The majority of fantasy league management websites have designated Chubb as a linebacker, which will mean his value in standard scoring IDP formats will be depressed. If, however, you play in big-play heavy scoring formats, Chubb could approach the levels of a Khalil Mack or Von Miller in time.
To ask that of him in his rookie season might be premature, but don’t be surprised if Chubb is in the conversation for Defensive Rookie of the Year accolades. Playing opposite Von Miller can’t hurt either.
Stat crew grade: Average (16th in total tackles awarded per tackle opportunity)
S Justin Reid, Houston Texans
The Texans aren’t exactly flush with depth at safety, in case you haven’t checked their depth chart recently. The signing of Tyrann Mathieu was a nice start, but the selection of Justin Reid - who many thought could have been a first-round pick - in the third round was a steal.
Reid’s game is built on knowing where receivers and backs will be before they get there. He wants to outsmart his opponent and showed at Stanford that he could read the game very quickly and effectively. His fluidity in his backpedal isn’t ideal, but if the Texans deploy him the right way he could become a very useful player for them.
Reid should challenge Andre Hal immediately for snaps. Another feather in his cap is his ability to play nickel cornerback.
Stat crew grade: Average (15th in total tackles awarded per tackle opportunity)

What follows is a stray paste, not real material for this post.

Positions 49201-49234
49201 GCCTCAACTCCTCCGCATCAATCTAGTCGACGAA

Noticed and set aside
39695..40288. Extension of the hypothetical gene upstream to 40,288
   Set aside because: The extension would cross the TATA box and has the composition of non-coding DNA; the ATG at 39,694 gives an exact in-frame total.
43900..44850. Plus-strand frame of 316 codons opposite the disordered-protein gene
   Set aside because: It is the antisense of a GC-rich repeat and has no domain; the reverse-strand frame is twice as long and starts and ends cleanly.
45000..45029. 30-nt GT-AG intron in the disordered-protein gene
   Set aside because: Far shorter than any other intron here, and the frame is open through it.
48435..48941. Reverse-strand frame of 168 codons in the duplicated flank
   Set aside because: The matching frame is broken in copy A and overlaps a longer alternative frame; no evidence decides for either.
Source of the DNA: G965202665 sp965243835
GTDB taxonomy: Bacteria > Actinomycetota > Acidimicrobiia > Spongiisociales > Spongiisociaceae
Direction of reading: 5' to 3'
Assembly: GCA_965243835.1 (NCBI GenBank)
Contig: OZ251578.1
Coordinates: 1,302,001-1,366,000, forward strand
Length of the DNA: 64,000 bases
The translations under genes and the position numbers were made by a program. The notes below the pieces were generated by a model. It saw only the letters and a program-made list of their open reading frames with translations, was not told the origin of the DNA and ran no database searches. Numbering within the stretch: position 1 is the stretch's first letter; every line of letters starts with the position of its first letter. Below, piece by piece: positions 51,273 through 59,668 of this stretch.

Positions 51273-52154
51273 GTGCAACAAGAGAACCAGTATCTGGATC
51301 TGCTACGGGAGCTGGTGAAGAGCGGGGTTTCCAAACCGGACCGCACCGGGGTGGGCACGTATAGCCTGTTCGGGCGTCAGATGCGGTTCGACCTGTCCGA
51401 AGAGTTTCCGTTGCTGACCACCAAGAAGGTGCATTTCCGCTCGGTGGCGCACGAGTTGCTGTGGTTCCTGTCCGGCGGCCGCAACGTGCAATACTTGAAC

S Minkah Fitzpatrick, Miami Dolphins
Could Rob Gronkowski finally have met his match in coverage? It is too soon to make such pronouncements, but the Dolphins feel they’ve massively improved their defense with the addition of Fitzpatrick. Operating largely from the slot at Alabama, it appears the Dolphins plan to use Fitzpatrick as a ‘joker’ in their scheme, a player who can just as comfortably cover backs and tight ends as play deep half.
Indeed, Fitzpatrick has been assigned the ‘S’ tag in league management systems, so he should quickly vault himself into the conversation of the best breakout safeties in IDP leagues. T.J. McDonald will be looking over his shoulder as the boisterous, brash rookie makes a splash in camp.
Plan for Fitzpatrick to start Week 1 and be an impact player immediately.
Stat crew grade: Poor (28th in total tackles awarded per tackle opportunity)
CB Donte Jackson, Carolina Panthers
The Panthers have sorely lacked a speed demon at cornerback, and they addressed that perceived weakness with LSU product Donte Jackson. Some have railed against the lack of his ideal size, concerned that he will be consigned to a slot role. The Carolina brass has quickly shut down such chatter, however, insisting Jackson will play outside cornerback.
Ross Cockrell, who signed this offseason to provide depth and competition, will be Jackson’s primary competition on a crowded depth chart. Realistically, it is Jackson’s job to lose. The Panthers will move to more man coverage under new defensive coordinator Eric Washington, so Jackson should have a good chance to add a few big plays to the expected ‘rookie corner rule’ bump of tackles.
Take note of Jackson’s name in your leagues and watch closely how he is used in the preseason and camp. If, as suspected, he lines up outside and moves to the slot in certain packages, snap him up immediately and watch the points pour in.
Stat crew grade: Poor (29th in total tackles awarded per tackle opportunity)
Thanks for reading and I wish you the best of luck in your rookie drafts.
If you have any questions regarding IDP fantasy football, please drop me a line on Twitter @davlar87